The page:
Nearly a third of Americans are considering moving to less densely populated areas in the wake of the pandemic, according to new data from Harris Poll. That may foreshadow a shift that would have a major impact on residential real estate sales and home prices. Urbanites (43%) were twice as likely than suburban (26%) and rural (21%) dwellers to have recently browsed a real estate website for homes and apartments to rent or buy, the survey showed, which was conducted among 2,050 U.S adults from April 25-27. “People will be much more cautious about living in high-density areas with so many people nearby,” predicts Lawrence Yun, chief economist at the National Association of Realtors.
Robin Kencel, a licensed associate broker at Compass Real Estate in Greenwich, Connecticut, has been fielding calls from clients in New York City over the past seven weeks looking to rent or buy properties in the area. Grass, outdoor space and convenience to essentials like groceries is critical to them, she says, as well as fast internet connectivity because many of them are traders who work in the financial services industry. To be sure, economists say it’s still too early to tell if urbanites browsing suburban homes on sites like Zillow and Redfin and taking up temporary shelter in less densely populated areas will develop into a broader trend once the pandemic is contained. But recent sentiment among homebuyers suggests attitudes toward moving to the suburbs are shifting.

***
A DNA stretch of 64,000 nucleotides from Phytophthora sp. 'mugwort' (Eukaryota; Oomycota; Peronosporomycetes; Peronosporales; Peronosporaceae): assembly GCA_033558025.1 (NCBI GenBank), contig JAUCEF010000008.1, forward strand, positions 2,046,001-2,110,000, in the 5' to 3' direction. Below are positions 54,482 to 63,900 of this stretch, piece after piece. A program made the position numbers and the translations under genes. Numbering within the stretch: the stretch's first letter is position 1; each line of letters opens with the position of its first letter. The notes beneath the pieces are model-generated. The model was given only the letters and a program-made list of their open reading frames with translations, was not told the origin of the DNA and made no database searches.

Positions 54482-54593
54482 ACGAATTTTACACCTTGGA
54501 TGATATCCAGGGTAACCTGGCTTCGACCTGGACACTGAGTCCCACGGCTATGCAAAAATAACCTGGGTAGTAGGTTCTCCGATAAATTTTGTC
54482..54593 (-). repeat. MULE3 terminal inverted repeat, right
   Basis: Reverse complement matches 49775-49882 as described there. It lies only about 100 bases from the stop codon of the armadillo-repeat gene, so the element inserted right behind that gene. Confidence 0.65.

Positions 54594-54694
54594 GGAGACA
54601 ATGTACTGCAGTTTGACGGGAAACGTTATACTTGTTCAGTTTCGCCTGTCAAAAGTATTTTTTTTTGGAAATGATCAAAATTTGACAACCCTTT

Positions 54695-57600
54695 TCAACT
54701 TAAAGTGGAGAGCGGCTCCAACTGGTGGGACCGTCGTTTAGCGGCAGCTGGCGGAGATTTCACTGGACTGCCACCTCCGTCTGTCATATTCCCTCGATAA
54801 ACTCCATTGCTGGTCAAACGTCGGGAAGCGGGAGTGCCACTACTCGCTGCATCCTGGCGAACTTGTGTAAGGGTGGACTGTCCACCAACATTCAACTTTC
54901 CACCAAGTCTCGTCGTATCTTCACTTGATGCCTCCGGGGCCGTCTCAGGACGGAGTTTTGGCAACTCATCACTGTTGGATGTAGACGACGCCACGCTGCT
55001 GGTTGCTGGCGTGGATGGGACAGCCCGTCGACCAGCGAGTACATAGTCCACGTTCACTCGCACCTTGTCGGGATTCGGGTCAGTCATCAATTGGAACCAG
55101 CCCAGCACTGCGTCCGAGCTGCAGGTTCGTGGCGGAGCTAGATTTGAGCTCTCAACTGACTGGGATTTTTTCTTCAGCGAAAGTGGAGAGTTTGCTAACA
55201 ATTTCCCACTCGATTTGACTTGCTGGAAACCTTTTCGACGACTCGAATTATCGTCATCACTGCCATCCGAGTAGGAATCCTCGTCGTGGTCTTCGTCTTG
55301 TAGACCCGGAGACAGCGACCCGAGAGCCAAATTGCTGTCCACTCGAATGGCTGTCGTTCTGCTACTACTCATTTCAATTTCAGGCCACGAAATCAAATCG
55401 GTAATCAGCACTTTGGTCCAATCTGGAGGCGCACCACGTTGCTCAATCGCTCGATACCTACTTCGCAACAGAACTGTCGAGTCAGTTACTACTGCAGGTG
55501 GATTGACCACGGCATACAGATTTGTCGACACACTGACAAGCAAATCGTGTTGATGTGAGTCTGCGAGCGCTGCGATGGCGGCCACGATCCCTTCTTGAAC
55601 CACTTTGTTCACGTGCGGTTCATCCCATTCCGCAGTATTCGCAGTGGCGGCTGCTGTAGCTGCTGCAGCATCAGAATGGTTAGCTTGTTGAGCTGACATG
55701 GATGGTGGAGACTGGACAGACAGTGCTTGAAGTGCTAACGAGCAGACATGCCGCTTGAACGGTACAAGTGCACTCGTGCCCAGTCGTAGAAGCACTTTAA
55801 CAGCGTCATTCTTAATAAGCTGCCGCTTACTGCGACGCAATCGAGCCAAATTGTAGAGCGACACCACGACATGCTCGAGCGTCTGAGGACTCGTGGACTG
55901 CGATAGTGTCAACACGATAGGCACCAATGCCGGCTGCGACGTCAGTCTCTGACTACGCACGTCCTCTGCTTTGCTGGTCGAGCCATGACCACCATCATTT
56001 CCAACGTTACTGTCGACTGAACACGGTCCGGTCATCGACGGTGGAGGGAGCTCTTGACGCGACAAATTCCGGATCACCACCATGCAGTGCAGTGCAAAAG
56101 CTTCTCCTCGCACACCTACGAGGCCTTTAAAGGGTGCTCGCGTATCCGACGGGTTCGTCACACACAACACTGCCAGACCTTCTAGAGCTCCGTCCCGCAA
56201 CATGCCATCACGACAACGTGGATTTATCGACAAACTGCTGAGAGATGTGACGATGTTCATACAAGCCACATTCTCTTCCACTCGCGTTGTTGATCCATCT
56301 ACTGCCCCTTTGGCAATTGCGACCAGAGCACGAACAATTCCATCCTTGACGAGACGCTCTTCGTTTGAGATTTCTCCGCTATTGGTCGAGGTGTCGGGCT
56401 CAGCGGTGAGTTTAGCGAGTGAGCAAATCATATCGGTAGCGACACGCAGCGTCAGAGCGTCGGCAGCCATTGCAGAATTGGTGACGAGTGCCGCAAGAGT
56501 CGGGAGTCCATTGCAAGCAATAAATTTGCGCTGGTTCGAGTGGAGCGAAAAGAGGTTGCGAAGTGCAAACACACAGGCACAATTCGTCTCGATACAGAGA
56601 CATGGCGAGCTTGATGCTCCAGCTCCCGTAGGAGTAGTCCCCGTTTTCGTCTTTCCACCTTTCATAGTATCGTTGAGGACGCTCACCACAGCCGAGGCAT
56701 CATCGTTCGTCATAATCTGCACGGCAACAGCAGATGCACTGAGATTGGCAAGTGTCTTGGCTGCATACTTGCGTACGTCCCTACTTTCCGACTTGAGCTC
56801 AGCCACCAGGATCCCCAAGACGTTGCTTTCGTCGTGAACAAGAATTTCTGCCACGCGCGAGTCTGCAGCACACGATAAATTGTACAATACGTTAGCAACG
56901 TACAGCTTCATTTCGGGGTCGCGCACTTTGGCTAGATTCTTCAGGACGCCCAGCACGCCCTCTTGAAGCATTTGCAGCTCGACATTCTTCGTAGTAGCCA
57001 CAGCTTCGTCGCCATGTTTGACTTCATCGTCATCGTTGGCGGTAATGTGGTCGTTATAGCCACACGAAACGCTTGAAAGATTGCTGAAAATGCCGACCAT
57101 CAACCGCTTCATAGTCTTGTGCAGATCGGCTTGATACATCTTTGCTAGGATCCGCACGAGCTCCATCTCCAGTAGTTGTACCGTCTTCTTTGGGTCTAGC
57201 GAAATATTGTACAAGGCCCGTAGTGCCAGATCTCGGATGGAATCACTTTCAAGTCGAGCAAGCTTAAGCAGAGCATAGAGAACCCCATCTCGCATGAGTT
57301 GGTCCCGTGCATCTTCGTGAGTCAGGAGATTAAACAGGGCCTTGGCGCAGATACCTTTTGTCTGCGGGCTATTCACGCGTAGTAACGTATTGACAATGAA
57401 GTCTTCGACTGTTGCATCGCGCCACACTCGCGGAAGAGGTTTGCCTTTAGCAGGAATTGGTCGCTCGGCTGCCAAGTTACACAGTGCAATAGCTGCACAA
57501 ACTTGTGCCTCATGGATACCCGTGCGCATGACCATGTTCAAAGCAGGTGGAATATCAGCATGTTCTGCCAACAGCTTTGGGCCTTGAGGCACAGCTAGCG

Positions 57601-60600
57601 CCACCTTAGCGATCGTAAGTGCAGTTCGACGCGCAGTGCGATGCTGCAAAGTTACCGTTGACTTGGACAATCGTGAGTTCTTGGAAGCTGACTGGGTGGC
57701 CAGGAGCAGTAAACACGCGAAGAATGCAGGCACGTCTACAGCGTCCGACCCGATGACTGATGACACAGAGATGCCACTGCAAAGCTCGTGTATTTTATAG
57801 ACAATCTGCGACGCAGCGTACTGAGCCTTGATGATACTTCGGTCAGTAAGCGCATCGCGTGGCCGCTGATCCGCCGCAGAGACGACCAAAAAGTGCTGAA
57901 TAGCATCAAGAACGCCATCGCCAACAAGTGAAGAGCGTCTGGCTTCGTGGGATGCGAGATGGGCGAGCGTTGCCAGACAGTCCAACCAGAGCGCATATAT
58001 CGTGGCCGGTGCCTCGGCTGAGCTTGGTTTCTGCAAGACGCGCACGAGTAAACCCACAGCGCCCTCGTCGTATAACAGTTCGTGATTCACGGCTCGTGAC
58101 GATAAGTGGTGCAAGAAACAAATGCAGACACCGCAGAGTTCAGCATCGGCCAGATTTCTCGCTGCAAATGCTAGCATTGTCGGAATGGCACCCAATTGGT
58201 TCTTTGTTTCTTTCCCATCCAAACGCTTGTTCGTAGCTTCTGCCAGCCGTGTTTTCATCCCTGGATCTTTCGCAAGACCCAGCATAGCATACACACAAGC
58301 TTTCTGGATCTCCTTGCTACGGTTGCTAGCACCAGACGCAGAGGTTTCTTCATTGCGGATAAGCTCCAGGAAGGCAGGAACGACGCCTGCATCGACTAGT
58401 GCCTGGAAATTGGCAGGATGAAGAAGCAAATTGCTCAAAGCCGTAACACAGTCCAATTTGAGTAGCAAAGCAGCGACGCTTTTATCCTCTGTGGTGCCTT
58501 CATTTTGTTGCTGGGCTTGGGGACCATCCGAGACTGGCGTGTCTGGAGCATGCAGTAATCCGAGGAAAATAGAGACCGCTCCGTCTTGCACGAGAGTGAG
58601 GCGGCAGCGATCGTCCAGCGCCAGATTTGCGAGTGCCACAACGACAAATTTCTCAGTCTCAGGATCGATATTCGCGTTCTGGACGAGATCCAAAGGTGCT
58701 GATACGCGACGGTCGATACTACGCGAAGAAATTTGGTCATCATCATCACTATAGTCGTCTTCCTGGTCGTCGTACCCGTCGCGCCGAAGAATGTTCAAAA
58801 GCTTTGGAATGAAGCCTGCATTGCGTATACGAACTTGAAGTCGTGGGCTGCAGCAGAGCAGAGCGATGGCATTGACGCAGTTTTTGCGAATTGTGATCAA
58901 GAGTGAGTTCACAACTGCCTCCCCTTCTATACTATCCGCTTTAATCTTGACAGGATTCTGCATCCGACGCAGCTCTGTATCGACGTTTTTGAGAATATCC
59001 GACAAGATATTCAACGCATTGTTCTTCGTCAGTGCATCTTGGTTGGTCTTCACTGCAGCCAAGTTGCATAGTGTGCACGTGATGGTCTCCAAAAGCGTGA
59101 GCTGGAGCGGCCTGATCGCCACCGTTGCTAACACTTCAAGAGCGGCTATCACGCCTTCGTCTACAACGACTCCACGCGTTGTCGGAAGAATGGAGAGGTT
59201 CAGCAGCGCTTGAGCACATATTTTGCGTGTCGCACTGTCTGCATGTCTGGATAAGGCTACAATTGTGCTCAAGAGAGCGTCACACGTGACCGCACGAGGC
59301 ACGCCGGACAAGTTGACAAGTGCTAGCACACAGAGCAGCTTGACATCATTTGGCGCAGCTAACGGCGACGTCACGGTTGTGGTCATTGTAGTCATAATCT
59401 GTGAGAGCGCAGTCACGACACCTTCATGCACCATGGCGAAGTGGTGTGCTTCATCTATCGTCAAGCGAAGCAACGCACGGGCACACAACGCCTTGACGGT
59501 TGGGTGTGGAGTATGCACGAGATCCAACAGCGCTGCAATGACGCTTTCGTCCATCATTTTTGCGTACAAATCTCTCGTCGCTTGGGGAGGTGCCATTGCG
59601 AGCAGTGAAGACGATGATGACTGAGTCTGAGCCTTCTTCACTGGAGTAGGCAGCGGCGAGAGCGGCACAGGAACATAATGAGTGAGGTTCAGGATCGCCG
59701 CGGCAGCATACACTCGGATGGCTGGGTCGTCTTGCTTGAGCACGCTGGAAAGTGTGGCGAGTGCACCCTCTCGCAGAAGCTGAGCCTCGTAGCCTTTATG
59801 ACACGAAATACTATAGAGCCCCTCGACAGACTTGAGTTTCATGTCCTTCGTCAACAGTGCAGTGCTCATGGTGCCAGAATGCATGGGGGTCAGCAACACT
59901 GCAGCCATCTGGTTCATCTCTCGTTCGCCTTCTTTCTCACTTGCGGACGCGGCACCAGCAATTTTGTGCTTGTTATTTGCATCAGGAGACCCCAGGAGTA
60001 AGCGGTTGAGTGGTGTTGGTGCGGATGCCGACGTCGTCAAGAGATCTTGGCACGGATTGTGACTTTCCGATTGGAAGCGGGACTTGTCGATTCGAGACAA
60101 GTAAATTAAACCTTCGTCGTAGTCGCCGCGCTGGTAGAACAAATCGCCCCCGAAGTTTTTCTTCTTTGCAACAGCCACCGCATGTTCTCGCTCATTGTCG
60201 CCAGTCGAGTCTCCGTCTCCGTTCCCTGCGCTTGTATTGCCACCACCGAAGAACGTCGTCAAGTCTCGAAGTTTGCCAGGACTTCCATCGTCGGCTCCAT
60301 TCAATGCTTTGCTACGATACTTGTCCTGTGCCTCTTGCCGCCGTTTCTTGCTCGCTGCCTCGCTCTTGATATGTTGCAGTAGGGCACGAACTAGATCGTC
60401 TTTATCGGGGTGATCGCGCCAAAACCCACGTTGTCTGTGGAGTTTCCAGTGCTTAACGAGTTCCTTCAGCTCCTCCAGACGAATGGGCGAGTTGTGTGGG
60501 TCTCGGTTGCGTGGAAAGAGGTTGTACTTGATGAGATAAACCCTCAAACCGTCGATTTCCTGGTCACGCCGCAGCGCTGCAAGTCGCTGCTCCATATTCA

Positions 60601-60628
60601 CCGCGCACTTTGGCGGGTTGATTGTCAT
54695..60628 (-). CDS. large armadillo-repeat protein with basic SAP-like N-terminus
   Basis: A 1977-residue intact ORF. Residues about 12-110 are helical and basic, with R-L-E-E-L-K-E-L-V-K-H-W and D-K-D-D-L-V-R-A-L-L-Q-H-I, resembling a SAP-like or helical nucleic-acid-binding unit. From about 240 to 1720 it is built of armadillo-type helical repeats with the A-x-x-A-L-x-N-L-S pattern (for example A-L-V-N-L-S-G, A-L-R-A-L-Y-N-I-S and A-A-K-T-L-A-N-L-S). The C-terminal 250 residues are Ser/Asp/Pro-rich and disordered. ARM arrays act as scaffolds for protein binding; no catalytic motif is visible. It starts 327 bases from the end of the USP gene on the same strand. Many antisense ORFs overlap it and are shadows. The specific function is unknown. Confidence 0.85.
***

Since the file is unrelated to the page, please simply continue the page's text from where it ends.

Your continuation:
Source: USA Today